Lotte in the Land of Shadows: L. Reiniger - Avant-Garde of the Animation Film (1899-1981)
Tbilisi Photography & Multimedia Museum hosts "Lotte the first exhibition in Georgia of Charlotte "Lotte" Reiniger - a German film director, and a pioneer of animated film and silhouette animation. The exhibition is a multi-screen video installation and is a unique opportunity to get to know the extremely rich and authentic creativity of the world's leading artist of animation.
The video installation features 11 animated films created between 1926 and 1955, which are perfect examples of a new art form - a silhouette film created by Lotte Reiniger.
The artist creates an original style with a combination of new aesthetics and innovative techniques. Reiniger's characters are not similar to the usual animated characters of the 20s and 30s of the 20th century, expressing their emotions mainly through facial expressions. Reiniger uses the artistic way of alternating the gestures and refined details of the characters cut from the cards to develop the plot and emotional dynamics of her films, which was unusual for traditional silent films. Over the years, she practically refined this unique technique of cutting and "reviving" characters out of paper and got results that were difficult to achieve in a sound film. But before that...
Lotte Reiniger began to cut silhouettes and imitate the shadow theatre from childhood. She wanted to be an actress and attended acting lessons at the famous Max-Reinhardt School, where she cut the silhouettes of actors and dancers. Throughout this time in her life is when she began to translate her love of acting to her silhouette puppetry in order to create unique and fanciful recreations of her favorite plays and fairytales. With time, she developed the technique of cutting silhouettes up to a point so far unequaled by capturing not only the gestures but also the characters of these people, their grace, and movement in superior style – thus, her silhouettes became singular works of art.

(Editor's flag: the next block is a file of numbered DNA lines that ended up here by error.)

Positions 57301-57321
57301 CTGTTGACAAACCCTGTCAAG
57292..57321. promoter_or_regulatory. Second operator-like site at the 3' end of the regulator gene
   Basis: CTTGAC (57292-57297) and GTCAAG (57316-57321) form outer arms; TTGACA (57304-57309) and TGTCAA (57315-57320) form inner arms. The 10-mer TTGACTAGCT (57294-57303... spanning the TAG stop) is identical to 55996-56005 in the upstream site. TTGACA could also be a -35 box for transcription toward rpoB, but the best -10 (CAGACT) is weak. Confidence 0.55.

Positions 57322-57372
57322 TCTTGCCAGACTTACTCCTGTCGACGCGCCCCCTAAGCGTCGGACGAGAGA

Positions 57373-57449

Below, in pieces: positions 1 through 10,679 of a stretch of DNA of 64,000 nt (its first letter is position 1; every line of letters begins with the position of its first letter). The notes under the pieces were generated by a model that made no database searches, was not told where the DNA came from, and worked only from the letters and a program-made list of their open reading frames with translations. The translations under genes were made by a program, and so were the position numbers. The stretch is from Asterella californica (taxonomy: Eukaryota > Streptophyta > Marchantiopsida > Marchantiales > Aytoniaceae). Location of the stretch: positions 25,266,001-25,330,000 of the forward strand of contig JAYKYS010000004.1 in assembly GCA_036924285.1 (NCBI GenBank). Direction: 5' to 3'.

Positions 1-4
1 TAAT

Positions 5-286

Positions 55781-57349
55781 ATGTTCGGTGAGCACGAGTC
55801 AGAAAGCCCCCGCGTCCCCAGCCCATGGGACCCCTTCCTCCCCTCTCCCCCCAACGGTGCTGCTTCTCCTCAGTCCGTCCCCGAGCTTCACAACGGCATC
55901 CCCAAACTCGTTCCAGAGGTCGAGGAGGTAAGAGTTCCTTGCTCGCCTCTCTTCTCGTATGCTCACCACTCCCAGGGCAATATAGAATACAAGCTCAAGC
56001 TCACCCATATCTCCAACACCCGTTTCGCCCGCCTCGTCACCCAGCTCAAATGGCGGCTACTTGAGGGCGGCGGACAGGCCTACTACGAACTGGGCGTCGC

The wide recognition for Lotte Reiniger came in 1926 with “The Adventures of Prince Achmed”. For this film, Lotte Reiniger and her husband Carl Koch built a so-called “trick table” – a flat sheet of glass lit from below and photographed from above. It took three years of hard labor and 250.000 shots of the camera for Lotte Reiniger to make the first full-length trick film in the history of cinema. Although Lotte Reiniger was an active figure in Berlin's cultural and intellectual avant-garde, she left Nazi Germany and lived and worked in several European countries with her husband from 1933-1944.
Lotte Reiniger has created over 60 animated films, of which 11 are considered lost and only 50 survived. Her works include black-and-white and color films, which are preserved in the archives of Europe - England, France, Germany, and Canada.
Since the 1970s Reiniger’s work has received limited but constant attention via festivals and specialized cinema programming, facilitating re-discovery by the film history community. Nevertheless, attention has been focused on the films produced and re-released by the British Primrose Productions in the 1950s. Most prominent among Reiniger’s now widely known films are fairy tales from the silent era, music films from the first half of the 1930s, and the popular series of twelve children’s fairy tale films produced in England in 1953 and 1954.
Lotte Reiniger was undeniably an acclaimed artist. However, her innovative, rich, and self-contained works are still to be explored and discovered. Certain contradictions between the specifics of the chosen medium and the content with which Reiniger worked became a prerequisite for her universal "misrecognition": the animated film is, according to a certain stereotype, a children's medium, while the plots of Lotte Reiniger's films are, in fact, not so childish and mostly based on myths, It is inspired by parables, but also by fairy tales; Also, the artistic techniques, including irony, which the artist uses to create the aesthetics of her films and artistic handwriting in general, are not for children.